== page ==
The Event Horizon telescope network is up and running again

The Event Horizon telescope network is up and running again

The series of planetary-scale observers most famous for creating the first ever image of a black hole is returning to work. The Event Horizon Telescope (EHT) is preparing for its 2022 campaign, which includes seven days of remote observation. The network of telescopes will focus on dramatic objects across the universe, including black holes, galaxies and quasars, which are objects with black holes in the middle.

The EHT will rely on remote observation techniques given the ongoing covid-19 pandemic. The observation window runs from Tuesday 15 March to 28 March to cope with bad weather or other problems, EHT board secretary Eduardo Ros, explained in an email. Ros is also the scientific coordinator of the radio astronomy department at the Max Planck Institute of Radio Astronomy in Bonn, Germany.

Three new facilities are participating in the observations by joining the other eight. The additional partners will provide scientists with data on more types of light than they had for the famous black hole image released in 2019, Ros explained.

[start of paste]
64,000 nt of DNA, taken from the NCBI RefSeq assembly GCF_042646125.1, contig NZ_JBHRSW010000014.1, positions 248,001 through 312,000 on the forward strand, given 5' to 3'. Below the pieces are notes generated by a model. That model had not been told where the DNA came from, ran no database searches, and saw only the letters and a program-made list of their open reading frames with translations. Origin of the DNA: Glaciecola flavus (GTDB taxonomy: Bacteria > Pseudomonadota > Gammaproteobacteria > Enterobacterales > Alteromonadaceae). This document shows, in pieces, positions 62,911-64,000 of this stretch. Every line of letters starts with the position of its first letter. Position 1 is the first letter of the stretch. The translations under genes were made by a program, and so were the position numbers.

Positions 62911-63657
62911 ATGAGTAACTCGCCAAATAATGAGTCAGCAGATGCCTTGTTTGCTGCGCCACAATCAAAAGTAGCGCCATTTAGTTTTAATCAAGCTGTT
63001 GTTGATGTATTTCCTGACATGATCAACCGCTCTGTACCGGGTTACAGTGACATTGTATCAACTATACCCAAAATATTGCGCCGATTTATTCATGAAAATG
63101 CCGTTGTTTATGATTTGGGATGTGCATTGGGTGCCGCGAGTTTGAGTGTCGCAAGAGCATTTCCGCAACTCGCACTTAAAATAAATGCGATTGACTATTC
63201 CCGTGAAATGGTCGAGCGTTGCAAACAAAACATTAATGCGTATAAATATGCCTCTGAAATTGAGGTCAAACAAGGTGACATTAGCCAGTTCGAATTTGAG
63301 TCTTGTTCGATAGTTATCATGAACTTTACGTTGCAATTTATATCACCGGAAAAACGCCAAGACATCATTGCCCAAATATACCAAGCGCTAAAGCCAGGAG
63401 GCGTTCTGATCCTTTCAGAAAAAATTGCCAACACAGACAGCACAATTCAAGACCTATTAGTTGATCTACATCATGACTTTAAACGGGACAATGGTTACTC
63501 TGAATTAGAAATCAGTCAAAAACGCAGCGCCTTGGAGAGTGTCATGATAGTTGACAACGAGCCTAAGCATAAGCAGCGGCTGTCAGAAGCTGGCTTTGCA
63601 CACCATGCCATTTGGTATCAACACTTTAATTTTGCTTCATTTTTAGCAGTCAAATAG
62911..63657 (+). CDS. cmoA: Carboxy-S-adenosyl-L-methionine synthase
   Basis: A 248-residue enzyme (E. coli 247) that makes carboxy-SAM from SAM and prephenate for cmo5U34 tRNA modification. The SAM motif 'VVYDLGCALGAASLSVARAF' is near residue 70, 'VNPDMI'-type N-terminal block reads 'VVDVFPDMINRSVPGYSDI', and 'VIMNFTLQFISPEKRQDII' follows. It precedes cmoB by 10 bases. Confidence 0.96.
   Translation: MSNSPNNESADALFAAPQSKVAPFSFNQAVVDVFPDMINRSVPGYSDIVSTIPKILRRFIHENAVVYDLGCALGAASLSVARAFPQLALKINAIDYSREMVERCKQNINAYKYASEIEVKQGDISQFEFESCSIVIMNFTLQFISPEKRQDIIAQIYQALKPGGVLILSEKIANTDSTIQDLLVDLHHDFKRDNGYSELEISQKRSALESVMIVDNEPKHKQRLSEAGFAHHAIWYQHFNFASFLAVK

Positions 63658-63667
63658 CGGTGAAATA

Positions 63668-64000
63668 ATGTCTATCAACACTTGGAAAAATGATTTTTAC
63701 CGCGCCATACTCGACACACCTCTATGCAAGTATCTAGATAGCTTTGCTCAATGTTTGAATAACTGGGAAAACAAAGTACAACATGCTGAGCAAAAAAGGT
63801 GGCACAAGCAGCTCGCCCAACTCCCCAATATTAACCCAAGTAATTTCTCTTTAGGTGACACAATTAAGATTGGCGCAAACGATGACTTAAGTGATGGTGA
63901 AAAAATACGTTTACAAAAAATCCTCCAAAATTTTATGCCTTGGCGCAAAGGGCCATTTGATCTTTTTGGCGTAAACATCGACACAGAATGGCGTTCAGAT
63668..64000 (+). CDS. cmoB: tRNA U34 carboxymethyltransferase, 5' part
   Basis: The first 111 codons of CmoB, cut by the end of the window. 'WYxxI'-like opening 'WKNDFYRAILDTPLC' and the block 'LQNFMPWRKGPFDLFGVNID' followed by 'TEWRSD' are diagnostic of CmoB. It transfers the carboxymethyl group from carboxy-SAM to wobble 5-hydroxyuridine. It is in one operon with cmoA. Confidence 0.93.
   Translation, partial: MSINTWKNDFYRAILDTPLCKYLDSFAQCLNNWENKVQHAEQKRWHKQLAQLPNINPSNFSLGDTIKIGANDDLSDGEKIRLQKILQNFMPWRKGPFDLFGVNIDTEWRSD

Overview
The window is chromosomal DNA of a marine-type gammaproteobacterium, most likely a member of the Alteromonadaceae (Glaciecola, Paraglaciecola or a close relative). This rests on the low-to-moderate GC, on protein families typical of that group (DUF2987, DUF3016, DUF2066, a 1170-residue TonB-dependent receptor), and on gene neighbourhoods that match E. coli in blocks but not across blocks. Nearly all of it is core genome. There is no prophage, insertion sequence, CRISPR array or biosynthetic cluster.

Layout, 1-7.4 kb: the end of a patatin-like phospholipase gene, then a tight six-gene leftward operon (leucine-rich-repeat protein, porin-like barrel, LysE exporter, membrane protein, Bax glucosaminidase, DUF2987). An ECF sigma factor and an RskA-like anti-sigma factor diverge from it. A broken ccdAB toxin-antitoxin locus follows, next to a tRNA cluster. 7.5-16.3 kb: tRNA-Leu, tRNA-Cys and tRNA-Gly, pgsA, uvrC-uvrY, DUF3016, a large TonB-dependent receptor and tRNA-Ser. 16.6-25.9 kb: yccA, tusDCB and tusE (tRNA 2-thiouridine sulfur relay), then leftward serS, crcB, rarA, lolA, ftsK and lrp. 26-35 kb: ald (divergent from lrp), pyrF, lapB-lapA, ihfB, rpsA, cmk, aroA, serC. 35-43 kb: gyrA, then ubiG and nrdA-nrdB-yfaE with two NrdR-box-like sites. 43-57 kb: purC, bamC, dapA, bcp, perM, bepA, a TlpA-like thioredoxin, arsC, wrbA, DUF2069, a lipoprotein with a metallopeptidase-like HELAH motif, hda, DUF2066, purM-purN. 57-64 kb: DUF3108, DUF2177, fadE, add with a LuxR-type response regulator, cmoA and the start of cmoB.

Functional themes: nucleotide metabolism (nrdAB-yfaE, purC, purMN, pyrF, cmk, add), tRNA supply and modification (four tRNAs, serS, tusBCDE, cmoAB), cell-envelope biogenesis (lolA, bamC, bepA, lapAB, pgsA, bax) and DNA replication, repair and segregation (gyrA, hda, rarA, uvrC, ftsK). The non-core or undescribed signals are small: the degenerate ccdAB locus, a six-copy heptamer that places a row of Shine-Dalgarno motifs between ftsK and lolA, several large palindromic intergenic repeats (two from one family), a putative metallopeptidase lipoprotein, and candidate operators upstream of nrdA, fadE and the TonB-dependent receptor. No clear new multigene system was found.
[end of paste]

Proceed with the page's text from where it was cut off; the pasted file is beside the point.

According to Ros, this year's targets include both the black hole at the center of the galaxy Messier 87, which was the subject of the famous ring image released in 2019, and Sagittarius A *, which is the hole dynamic black in the center of the Milky Way about 25,000 light years from Earth. The EHT has allocated small chunks of time to observing half a dozen other black holes and quasars, ranging up to nearly 7 billion light-years away from Earth, Ros said.

The campaign this year marks the second consecutive year of observing after a two-year hiatus for the Event Horizon Telescope. “2019 was canceled for operational reasons and 2020 was canceled due to restrictions imposed by the COVID-19 pandemic,” Ros said. This year, the telescope network will again rely on remote support for observation sites using what Ros called "a similar approach" to last year's procedure.